WASHINGTON (AP) — The number of Americans applying for unemployment benefits rose by 7,000 last week to a seasonally adjusted 343,000.
The increase in the week ending July 20 follows a drop of 22,000 the previous week. But the broader trend is consistent with an improving job market.
The four-week average, which smooths out weekly fluctuations, fell 1,250 to 345,250, according to the Labor Department.
Orders for US durable goods rise 4.2 pct. in June
WASHINGTON (AP) — Orders for long-lasting U.S. factory goods rose in June, bolstered by a surge in aircraft demand and more business spending. The increase suggests companies have more confidence in the economy and could boost growth in the second half of the year.
The Commerce Department said Thursday that orders for durable goods increased 4.2 percent last month. That followed a 5.2 percent gain in May, which was revised higher.
Most of the gain occurred because aircraft orders, which are volatile month-to-month, jumped 31.4 percent. Boeing said it received orders for 287 planes in June, up from 232 in May. Excluding autos and airplanes, orders were unchanged.
US average rate on 30-year loan falls to 4.31 percent
WASHINGTON (AP) — Average rates on U.S. fixed mortgages fell for the second straight week, a welcome sign for homebuyers hoping to lock in lower rates that spiked earlier this month.
Mortgage buyer Freddie Mac said Thursday that the average on the 30-year loan fell to 4.31 percent. That's down from 4.37 percent last week but nearly a full percentage point higher than in early May. The rate reached a two-year high of 4.51 percent two weeks ago.
The average on the 15-year fixed loan declined to 3.39 percent, down from 3.41 percent last week.
United Continental boosts 2Q earnings 38 percent
Higher fares and a lower fuel bill led to a 38 percent profit jump for the parent of United Airlines in the second quarter.
Fewer passengers flew on United from April to June, but those who did paid slightly more. Not just for plane tickets, either. United boosted revenue from add-on charges such as baggage fees and seats with more legroom.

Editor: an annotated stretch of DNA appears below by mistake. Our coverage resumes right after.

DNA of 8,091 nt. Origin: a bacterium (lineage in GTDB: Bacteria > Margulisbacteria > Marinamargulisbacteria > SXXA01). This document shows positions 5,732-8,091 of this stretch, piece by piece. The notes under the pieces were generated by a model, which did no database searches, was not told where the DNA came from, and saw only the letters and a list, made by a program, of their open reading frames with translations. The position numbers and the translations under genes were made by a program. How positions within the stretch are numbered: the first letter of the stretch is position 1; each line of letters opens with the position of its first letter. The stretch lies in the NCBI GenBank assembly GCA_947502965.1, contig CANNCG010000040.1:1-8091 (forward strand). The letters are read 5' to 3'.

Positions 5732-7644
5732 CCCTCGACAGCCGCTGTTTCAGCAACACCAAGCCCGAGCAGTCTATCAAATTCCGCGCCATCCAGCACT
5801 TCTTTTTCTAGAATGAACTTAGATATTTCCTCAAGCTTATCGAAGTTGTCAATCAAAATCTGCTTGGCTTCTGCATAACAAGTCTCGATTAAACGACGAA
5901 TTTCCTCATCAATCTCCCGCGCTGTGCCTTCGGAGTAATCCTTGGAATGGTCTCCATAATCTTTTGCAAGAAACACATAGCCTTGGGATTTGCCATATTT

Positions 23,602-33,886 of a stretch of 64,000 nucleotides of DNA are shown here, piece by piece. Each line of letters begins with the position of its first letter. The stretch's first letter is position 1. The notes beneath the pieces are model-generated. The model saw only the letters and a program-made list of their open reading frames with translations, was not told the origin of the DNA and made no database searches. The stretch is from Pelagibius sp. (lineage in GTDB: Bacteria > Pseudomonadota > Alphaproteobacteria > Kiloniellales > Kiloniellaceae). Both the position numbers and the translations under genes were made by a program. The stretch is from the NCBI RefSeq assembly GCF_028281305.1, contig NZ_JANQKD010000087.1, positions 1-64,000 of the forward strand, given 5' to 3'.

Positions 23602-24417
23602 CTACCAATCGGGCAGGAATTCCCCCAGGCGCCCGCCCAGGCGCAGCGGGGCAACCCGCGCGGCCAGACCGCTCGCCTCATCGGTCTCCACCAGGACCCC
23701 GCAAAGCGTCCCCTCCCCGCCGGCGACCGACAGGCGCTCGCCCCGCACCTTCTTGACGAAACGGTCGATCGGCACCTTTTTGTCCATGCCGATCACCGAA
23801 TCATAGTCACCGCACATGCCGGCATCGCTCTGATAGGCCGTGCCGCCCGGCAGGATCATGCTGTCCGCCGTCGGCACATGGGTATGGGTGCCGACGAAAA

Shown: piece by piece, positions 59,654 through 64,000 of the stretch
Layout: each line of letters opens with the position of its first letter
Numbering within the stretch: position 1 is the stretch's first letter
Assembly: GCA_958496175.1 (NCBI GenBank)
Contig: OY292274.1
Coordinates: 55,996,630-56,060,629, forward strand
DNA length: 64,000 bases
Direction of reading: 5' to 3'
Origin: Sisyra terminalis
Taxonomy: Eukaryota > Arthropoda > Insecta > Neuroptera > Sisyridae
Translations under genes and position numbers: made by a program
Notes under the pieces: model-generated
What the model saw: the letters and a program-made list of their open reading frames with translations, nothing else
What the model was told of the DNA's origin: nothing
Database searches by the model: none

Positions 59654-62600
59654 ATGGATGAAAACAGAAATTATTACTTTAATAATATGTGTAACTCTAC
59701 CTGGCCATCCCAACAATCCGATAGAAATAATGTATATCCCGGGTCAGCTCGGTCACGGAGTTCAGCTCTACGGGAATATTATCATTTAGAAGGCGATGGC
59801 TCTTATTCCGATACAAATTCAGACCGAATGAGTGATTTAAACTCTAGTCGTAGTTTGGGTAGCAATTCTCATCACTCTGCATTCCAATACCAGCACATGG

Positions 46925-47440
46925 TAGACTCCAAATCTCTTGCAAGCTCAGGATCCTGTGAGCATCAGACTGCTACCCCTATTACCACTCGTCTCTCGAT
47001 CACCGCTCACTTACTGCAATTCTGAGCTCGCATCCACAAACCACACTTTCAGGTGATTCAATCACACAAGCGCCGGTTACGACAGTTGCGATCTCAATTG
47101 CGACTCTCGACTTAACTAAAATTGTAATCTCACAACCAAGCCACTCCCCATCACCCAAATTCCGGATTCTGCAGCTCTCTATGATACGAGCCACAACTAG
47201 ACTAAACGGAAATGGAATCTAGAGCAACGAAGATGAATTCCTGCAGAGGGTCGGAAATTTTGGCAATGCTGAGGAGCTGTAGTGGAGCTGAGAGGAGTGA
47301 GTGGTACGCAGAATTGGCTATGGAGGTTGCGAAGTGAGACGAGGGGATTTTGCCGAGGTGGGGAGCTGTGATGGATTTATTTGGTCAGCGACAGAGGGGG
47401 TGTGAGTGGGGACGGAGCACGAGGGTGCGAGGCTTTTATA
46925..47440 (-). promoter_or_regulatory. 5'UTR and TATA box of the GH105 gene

Last spring United was struggling to merge some of its large computer systems with Continental's, resulting in snafus that frustrated passengers and hurt fares.
Starbucks beats on higher sales, lifts forecast
NEW YORK (AP) — Starbucks says its profit climbed 25 percent in the latest quarter as caffeine-craving customers boosted sales and coffee costs eased.
The results topped Wall Street's expectations, and the company raised its full-year guidance. Starbucks' shares were up more than 6 percent in aftermarket trading.
The Seattle-based chain, which has more than 19,000 locations around the world, said global sales rose 8 percent at stores open at least 13 months, with all regions registering growth. In its flagship U.S. market, sales rose 9 percent.
By The Associated Press=
The Dow Jones industrial average rose 13.37 points, or 0.1 percent, to 15,555.61. The Nasdaq composite index gained 25.59 points, or 0.7 percent, to 3,605.19. The Standard & Poor's 500 index gained 4.31 points, or 0.3 percent, to close at 1,690.25.
Benchmark crude for September delivery rose 10 cents to close at $105.49 a barrel on the New York Mercantile Exchange. Brent crude, traded on the ICE exchange in London, rose 46 cents to finish at $107.65 a barrel.
Heating oil lost 1 cent to end at $3.04 a gallon. Natural gas retreated by 5 cents to finish at $3.64 per 1,000 cubic feet. Wholesale gasoline futures fell 4 cents to $3.02 a gallon and are down 10 cents this week.